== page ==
What We Do

High blood pressure (hypertension) affects over 1 billion people worldwide and is estimated to cause 7.5 million deaths annually. In most cases, the cause of hypertension is unknown, but rare forms caused by mutations in specific genes have also been identified. One such disease is Familial Hyperkalemic Hypertension (FHHt). Studying the mutated genes has led to the identification of a complex pathway that controls activity of a salt transporter (NCC) in the kidney. Our lab focuses on the the CUL3/KLHL3-WNK-SPAK/OSR1 pathway as a target for antihypertensive therapy. The disease familial hyperkalemic hypertension is caused by mutations in with-no-lysine (WNK) kinases 1 and 4 and in cullin-3 and kelch-like 3, components of an E3 ubiquitin ligase complex that promotes WNK kinase degradation. The study of the mechanisms by which this pathway regulates blood pressure has identified several candidates for the development of new antihypertensive agents.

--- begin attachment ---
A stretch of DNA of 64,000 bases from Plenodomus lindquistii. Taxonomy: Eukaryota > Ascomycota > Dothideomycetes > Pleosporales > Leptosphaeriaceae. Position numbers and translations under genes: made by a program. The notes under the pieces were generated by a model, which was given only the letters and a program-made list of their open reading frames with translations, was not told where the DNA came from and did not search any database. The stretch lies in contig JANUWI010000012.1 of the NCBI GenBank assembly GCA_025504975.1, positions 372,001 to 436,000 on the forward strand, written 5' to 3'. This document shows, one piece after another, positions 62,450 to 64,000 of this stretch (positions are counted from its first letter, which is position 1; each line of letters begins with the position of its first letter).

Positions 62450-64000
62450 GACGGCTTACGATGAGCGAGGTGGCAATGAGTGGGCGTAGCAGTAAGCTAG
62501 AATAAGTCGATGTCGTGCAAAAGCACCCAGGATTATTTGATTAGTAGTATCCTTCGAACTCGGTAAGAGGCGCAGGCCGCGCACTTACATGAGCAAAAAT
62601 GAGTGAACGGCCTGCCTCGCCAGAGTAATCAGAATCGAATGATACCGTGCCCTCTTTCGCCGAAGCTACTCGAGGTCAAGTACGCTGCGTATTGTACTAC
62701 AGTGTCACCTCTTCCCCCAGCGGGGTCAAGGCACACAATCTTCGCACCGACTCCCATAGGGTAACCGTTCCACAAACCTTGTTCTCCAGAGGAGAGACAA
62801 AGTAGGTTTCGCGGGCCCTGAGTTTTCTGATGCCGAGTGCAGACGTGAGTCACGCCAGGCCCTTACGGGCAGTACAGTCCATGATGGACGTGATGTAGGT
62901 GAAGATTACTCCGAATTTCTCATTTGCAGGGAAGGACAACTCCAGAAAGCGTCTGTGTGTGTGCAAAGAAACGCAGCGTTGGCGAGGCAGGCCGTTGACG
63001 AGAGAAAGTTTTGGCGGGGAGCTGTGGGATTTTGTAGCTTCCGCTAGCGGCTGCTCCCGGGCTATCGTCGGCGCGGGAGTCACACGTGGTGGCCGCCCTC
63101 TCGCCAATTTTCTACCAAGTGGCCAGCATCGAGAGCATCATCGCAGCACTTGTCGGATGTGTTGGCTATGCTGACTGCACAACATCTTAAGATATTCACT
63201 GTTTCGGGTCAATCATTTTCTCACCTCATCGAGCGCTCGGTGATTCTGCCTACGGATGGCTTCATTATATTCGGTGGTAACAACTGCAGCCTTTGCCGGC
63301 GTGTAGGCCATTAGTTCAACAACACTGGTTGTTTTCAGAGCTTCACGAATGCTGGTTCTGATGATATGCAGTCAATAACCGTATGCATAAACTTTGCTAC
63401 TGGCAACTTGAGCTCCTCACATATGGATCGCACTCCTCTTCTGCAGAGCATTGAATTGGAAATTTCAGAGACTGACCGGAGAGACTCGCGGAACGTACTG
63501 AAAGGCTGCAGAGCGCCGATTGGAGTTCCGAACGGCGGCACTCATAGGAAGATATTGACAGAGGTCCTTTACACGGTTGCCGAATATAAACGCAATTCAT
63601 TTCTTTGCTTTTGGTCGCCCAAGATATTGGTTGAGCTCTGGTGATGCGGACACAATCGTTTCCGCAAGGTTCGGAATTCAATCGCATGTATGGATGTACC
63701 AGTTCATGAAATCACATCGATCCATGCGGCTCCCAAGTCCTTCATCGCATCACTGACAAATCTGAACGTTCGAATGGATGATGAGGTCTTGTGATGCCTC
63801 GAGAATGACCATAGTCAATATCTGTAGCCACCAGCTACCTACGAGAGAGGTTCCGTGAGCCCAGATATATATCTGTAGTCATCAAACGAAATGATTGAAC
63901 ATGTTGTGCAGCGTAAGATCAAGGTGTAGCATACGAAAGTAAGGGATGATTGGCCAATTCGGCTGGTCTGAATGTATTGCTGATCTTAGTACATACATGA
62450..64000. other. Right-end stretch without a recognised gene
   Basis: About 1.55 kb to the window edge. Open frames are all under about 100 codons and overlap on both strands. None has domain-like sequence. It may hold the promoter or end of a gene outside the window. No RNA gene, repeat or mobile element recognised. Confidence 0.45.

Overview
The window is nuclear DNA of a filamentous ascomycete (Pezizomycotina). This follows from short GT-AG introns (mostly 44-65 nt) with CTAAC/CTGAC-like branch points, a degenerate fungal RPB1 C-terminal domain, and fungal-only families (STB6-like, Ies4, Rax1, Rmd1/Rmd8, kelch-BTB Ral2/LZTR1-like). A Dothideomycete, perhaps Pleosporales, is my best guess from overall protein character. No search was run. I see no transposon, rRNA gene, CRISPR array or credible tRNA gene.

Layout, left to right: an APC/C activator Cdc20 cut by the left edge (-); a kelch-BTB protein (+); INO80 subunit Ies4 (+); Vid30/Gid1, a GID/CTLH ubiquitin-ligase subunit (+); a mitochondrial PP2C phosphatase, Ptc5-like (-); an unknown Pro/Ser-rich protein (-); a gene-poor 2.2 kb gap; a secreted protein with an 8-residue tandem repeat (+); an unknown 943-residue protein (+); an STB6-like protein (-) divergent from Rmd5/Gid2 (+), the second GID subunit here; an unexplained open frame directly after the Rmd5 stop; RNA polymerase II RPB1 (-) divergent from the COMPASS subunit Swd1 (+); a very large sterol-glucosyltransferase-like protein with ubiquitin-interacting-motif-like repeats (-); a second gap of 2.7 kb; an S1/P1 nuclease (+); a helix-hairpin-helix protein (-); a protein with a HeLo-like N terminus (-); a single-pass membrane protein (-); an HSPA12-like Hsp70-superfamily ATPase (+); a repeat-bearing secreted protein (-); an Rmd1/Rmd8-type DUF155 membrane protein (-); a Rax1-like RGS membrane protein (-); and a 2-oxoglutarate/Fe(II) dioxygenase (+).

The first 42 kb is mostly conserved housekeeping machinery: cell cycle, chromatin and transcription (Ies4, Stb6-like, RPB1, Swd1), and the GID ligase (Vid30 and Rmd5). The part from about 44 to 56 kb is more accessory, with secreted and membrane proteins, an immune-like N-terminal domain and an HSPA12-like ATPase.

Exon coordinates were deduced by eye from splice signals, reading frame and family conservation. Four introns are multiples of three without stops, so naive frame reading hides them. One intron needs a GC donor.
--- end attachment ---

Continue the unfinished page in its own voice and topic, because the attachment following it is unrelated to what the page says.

Socially Distant McCormick Lab
Socially Distant and Masked McCormick Lab